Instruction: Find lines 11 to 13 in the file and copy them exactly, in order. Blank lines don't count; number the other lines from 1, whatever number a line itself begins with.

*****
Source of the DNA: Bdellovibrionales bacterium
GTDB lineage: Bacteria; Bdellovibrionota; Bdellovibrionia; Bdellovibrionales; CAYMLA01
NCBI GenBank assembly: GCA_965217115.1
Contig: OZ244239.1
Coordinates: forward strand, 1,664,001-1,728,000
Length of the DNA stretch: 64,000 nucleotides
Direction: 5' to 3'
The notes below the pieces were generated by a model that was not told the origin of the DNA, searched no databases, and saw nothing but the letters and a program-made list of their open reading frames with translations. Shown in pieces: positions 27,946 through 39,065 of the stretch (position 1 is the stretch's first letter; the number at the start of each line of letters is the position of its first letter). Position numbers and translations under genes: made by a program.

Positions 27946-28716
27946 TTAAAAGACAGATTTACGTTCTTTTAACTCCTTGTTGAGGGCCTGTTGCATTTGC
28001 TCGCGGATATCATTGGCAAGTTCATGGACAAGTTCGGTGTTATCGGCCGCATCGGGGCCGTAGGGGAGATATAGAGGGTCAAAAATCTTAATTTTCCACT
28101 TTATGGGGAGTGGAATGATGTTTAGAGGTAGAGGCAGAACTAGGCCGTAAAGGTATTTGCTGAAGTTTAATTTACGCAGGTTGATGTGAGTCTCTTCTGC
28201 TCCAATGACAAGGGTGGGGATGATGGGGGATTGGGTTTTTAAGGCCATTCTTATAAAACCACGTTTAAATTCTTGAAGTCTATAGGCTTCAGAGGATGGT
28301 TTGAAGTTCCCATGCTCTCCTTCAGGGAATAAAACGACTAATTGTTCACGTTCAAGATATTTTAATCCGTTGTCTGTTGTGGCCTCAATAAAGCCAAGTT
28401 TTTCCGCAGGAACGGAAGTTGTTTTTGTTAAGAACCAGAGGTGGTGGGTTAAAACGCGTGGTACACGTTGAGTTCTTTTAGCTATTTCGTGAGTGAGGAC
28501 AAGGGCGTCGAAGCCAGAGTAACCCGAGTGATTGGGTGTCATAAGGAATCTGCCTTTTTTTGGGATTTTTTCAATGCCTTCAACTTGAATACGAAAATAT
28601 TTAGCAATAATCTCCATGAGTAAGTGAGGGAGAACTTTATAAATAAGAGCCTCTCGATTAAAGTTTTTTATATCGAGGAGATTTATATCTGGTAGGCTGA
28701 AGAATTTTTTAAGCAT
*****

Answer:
28001 TCGCGGATATCATTGGCAAGTTCATGGACAAGTTCGGTGTTATCGGCCGCATCGGGGCCGTAGGGGAGATATAGAGGGTCAAAAATCTTAATTTTCCACT
28101 TTATGGGGAGTGGAATGATGTTTAGAGGTAGAGGCAGAACTAGGCCGTAAAGGTATTTGCTGAAGTTTAATTTACGCAGGTTGATGTGAGTCTCTTCTGC
28201 TCCAATGACAAGGGTGGGGATGATGGGGGATTGGGTTTTTAAGGCCATTCTTATAAAACCACGTTTAAATTCTTGAAGTCTATAGGCTTCAGAGGATGGT